City of Bend to begin work on 8 neighborhood street projects for safer access to parks and schools

The City of Bend’s Neighborhood Leadership Alliance has announced work will soon begin on eight street safety projects, hoping to create easier and safer access to schools and parks all over town.

The top projects, which are ready for design and construction are:

Project #1 – Safe Crossing to Ponderosa Park

Project #2 – Safe Crossing to Mountain View High School

Project #3 – Neighborhood Traffic Calming on NE 12th

Project #4 – Hollygrape Crosswalk across Brookswood Blvd.

Project #5 – Knightsbridge Crosswalk across Parrell Road

Project #6 – Sisemore Sidewalk and Traffic Calming

Project #7 – East Campbell Way Walking Safety

Project #8 – Safe Access to Harmon Park

Contingency Project #9 – Safe Crossing to Summit High School

Contingency Project #9 – Safe Route to Amity Creek at Thompson Elementary 

You can read more about the projects and look at an interactive map here. This map can also be found by going to www.bendoregon.gov/streetsafety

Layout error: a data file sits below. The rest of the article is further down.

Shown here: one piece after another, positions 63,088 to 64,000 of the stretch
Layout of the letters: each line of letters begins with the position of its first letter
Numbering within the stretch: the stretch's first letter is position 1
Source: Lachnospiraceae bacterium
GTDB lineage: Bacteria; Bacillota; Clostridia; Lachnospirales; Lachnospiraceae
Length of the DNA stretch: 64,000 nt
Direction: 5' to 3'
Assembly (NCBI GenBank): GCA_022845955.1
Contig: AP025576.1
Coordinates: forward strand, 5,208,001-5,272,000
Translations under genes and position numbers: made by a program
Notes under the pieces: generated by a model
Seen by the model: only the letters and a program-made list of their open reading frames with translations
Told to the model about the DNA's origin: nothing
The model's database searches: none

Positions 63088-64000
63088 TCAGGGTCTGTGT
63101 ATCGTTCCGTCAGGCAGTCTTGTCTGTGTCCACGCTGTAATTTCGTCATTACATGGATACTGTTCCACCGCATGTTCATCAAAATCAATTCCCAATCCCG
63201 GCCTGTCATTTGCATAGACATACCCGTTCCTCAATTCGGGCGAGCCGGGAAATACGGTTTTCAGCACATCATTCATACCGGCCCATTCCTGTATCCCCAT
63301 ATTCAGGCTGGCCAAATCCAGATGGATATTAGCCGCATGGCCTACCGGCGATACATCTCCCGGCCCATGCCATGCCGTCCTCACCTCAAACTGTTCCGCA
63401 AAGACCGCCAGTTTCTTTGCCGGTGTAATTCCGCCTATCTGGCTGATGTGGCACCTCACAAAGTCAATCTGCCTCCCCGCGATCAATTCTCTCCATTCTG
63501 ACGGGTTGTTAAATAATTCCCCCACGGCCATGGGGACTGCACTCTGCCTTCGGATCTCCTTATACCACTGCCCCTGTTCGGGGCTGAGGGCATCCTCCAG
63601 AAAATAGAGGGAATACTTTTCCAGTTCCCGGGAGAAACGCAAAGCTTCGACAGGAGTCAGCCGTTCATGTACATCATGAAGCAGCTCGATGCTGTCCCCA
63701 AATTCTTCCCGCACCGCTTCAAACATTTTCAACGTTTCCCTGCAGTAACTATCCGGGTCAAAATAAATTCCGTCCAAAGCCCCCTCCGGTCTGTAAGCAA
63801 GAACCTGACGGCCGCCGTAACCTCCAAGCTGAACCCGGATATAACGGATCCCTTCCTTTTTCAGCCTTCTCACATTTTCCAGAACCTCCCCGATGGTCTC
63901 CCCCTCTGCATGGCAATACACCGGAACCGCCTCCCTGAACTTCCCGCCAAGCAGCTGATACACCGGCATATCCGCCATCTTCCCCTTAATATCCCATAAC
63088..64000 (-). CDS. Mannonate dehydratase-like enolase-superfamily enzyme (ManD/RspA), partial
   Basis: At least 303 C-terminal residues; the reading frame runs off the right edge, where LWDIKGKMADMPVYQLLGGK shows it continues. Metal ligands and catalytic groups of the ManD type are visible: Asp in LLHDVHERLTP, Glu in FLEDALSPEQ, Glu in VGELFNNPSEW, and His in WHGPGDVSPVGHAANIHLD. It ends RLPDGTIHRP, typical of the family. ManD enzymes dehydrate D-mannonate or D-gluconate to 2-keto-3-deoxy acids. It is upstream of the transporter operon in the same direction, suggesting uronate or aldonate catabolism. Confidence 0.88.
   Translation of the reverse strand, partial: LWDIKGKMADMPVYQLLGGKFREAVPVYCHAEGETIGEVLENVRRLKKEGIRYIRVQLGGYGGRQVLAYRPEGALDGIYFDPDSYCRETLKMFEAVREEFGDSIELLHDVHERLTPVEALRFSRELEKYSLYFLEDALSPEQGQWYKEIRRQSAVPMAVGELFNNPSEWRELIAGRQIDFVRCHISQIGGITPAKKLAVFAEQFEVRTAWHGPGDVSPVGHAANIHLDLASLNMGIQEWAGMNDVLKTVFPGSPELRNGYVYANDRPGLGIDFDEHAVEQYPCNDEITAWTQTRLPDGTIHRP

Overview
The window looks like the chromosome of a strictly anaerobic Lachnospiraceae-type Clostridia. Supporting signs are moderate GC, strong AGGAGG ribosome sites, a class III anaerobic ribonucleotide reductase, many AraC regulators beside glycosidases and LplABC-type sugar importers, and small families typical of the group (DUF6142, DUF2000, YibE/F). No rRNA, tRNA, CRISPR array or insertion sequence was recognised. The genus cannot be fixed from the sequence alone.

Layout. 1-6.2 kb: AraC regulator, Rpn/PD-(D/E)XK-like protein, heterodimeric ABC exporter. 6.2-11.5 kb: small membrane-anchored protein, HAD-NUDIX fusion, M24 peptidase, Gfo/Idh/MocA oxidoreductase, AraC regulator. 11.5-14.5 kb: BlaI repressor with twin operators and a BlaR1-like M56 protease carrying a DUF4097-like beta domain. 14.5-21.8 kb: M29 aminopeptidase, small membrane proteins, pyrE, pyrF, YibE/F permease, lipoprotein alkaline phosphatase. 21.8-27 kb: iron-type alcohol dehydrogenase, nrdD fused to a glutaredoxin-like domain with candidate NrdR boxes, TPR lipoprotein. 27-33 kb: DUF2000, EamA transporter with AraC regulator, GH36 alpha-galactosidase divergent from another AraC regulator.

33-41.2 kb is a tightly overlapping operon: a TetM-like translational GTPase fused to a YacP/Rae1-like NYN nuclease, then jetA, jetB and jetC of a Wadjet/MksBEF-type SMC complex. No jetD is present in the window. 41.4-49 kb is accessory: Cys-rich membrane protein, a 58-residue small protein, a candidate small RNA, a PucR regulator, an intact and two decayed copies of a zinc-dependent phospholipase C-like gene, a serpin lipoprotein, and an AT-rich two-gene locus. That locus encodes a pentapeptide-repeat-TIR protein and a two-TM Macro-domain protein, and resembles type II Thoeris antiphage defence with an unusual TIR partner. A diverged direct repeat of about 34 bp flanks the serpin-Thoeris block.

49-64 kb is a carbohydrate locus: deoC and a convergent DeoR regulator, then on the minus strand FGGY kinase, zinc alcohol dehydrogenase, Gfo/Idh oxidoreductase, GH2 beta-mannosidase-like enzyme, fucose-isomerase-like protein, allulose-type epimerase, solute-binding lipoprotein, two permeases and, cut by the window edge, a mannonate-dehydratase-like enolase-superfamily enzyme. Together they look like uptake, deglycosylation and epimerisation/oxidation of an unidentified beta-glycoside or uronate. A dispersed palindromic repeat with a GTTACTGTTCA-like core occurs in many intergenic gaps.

In the 2019-2021 biennial budget, theCity Council approved $800,000to fund the program. Last fall, the City received more than 360 applications for projects all across Bend. These projects were then reviewedand prioritized by the Neighborhood Associations (NAs) in which they were located. Each NA submitted its top one or two projects for advancement to the NLA, which resulted in a list of 25 priority projects.  

City staff packaged these 25 projects with additional details such as demographic data, crash data and cost information and provided this to the NLA in December. NLA representatives ranked their top 15 projects, considering safety and geographic equity. The results of the rankings highlighted eight top-priority projects – all from different neighborhoods – that addressed traffic flow and safety in neighborhoods.  

These eight projects will now move into design and outreach. In May, the NLA will revisit the projects for a final stamp of approval.  

“The neighborhood associations appreciate Council’s support for this program,” said Hans Jorgensen, the chair of the Neighborhood Leadership Alliance. “Councilors asked neighborhoods, ‘What do you want done in your neighborhood to address safety at a neighborhood level?’ and there was tremendous community response. The program has started so successfully, Council saw merit in increasing funding for these types of projects by putting them in the bond package.”

Council prioritized neighborhood safety in its 2019-21 goals, and there is $6 million slated for these types of projects in the proposed bond that voters are expected to consider in May 

“The demand for the Neighborhood Street Safety Program has really shown us that Bend wants safety improvements to their neighborhood streets,” said Makayla Oliver, Community Relations Manager for the City of Bend.

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